Vasconcelos et al. (2003) transferred soybean ferritin gene into two rice varieties as IR 68144 having 7 mg/g of Fe in milled grain and 17 mg/g of Fe in rough rice while commercial high-yielding variety IR64 has 2 mg/g of Fe in milled grain and 10 mg/g in rough rice. Through the biolistic method, they observed significant enrichment of Fe in transgenic T0 lines (Fr18) had a 34.7 fig/g in compare to control 15.7fig/g and also Zn enrichment in Fr19 line had a 55.5fig/g in compare to control 33.6fig/g in unpolished transgenic seed The increase amount of Fe concentration was more than double in compare control seeds. The results are corroborated with earlier studies of Goto et al. 1999, Lucca et al. 2001 and Zimmerman and Hurrel 2002. Similarly, Khalekuzzaman et al. (2006) observed increased in Fe content of 10.5 to 15.0 mg/kg in T1 brown seeds compared to control 9.70 mg/kg. In T2 generation, polished rice seeds have the Fe content of 4.9 to 11.0 mg/kg compared to control 3.3 to 3.8 mg/kg. Thus, the Fe content significantly increased more than 2-fold in transgenic lines in compare to non-transformed plants by an endosperm specific glutelin promoter into BRRI Dhan 29. Subsequently many researchers have attempted to increase Fe content in rice endosperm by over expressing genes involved in Fe up take from the soil and translocation from roots, shoot, flag leaf to grains, and by increaseing the efficiency of Fe storage proteins (Kobayashi and Nishizawa 2012; Lee et al. 2012; Bashir et al. 2013a; Masuda et al. 2013a; Slamet-Loedin et al. 2015). Among these studies, the associated increase in Fe and Zn content in rice grains was obtained by the over expression or activation of the Nicotianamine Synthase (NAS) genes or influenced with other transporters genes (Table 4).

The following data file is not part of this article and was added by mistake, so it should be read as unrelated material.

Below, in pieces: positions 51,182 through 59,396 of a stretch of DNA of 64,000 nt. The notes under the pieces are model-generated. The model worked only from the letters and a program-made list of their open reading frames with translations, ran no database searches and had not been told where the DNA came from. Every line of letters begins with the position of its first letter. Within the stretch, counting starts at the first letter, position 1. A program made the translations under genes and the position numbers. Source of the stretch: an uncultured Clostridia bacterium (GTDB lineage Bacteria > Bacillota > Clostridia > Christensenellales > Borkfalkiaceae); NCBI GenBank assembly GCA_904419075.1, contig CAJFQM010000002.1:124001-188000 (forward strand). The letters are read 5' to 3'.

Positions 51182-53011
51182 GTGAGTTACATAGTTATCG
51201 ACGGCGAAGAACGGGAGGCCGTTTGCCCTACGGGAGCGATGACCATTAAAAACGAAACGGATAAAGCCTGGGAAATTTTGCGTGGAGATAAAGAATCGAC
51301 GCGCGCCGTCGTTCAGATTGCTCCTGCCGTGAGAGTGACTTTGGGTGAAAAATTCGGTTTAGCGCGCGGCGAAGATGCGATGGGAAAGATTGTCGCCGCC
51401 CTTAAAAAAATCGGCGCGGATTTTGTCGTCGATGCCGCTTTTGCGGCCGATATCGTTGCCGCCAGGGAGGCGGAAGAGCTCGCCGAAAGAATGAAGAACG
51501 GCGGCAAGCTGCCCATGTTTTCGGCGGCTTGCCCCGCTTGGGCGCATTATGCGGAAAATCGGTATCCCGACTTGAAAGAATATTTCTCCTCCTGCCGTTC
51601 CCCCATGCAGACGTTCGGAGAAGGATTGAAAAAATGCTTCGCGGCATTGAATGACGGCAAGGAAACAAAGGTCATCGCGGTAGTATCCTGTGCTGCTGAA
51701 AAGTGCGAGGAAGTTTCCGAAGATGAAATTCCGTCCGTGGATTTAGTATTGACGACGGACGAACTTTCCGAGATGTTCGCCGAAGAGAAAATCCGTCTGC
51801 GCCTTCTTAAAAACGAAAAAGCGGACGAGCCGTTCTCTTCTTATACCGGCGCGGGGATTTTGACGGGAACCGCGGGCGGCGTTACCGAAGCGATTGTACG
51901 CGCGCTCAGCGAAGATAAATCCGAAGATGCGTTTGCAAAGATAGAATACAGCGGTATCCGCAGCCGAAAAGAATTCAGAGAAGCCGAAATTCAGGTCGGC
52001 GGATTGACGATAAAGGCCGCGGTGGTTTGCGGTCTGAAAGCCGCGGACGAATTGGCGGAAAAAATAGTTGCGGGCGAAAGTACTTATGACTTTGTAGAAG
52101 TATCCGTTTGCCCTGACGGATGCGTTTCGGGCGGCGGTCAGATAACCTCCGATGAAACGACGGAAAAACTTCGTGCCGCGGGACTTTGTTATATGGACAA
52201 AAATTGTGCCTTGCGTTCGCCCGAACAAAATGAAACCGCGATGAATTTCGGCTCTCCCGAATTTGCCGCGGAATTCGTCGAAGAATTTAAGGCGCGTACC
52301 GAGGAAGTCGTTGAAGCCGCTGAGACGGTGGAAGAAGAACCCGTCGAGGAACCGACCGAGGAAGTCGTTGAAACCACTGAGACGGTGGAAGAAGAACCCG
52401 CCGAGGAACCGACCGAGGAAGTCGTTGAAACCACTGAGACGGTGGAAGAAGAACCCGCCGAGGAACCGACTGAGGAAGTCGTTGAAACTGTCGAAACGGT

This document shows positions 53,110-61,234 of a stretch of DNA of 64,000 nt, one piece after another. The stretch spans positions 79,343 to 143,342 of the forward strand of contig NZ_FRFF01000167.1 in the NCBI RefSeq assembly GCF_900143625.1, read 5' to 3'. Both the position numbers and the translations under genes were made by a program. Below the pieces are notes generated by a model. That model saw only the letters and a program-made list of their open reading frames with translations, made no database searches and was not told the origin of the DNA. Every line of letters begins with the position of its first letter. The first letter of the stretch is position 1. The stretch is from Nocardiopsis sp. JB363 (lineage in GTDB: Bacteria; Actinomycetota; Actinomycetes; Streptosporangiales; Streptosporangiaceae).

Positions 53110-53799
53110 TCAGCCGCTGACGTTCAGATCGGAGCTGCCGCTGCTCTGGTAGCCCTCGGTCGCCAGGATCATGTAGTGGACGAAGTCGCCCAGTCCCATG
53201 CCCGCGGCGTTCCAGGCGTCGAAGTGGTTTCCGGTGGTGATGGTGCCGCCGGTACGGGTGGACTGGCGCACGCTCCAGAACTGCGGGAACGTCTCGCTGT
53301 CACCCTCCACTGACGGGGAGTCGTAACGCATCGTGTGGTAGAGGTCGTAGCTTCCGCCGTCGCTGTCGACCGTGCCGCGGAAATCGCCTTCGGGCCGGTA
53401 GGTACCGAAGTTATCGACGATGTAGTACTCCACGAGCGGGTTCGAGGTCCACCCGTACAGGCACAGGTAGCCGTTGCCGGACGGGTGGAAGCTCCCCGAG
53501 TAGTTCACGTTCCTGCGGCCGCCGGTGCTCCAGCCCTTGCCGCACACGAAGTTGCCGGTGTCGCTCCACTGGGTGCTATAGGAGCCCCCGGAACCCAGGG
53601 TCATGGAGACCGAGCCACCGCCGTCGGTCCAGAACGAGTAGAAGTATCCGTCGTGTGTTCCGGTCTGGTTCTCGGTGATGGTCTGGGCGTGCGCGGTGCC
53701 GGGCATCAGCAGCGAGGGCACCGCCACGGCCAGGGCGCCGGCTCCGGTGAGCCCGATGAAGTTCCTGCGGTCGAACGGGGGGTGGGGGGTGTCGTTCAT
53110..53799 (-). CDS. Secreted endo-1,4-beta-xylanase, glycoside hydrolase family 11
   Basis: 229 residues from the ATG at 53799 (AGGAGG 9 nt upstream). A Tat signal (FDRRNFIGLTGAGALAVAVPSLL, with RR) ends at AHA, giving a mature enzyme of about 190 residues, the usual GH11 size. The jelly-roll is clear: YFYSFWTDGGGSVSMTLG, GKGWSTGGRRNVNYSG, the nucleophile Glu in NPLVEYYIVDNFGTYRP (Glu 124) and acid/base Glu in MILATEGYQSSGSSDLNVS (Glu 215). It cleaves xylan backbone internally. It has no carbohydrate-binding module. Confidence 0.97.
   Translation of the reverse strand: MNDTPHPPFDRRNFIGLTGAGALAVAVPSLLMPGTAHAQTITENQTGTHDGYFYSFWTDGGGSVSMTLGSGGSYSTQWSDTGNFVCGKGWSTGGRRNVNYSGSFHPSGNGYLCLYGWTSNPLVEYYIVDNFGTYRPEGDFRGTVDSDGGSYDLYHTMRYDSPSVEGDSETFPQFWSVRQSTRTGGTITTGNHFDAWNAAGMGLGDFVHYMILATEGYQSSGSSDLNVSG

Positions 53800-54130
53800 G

Christou and Twyman (2004) reported almost 50 % of the world’s population is currently affected by malnutrition and majority of the cereal such as maize, wheat or rice, which are deficient in several essential nutrients as lysine and threonine (rice and wheat) and tryptophan, methionine and cysteine (legumes) (Zhu et al. 2007). The improvement of nutritional quality trait is prominent objective to develop novel rice varieties with increased essential amino acid content, protein content and biofortification traits to reducing the nutritional deficiency. Masuda et al. (2009) transferred NAS gene of Hordeum vulgare to rice cultivar Tsukinohikari and by expression analysis target traits were they observed significant enhancement of accumulated 2- to 3-fold higher iron and zinc in polished rice grains. Zheng et al. (2010) observed 5-fold iron accumulation in polished rice grain through the over expression of endosperm specific endogenous rice NAS gene. Through the higher expression of 3 rice NAS homologous proteins, (OsNAS1, OsNAS2, and OsNAS3), Johnson et al. (2011) observed 2-fold increase in Fe and Zn concentration in polished rice. Similarly, Lee et al. (2009) observed transferred of NAS gene (OsNAS3-D1), increases the expression level of Fe content (2.9-fold), Zn (2.2-fold), and Cu (1.7-fold) compared to WT grain at seedling stage. Soumitra et al. (2012) observed 7.8 fold increases of Fe content in a line 276- 1-2 and six lines showed a 4.1 to 4.5 fold increment over NT control by over expression of ferritin gene. Recently, over-expression of barley genes related to phytosiderophore synthesis resulted in enhanced Fe and Zn concentration in rice unpolished and polished seeds (Masuda et al. 2008; Masuda et al. 2009).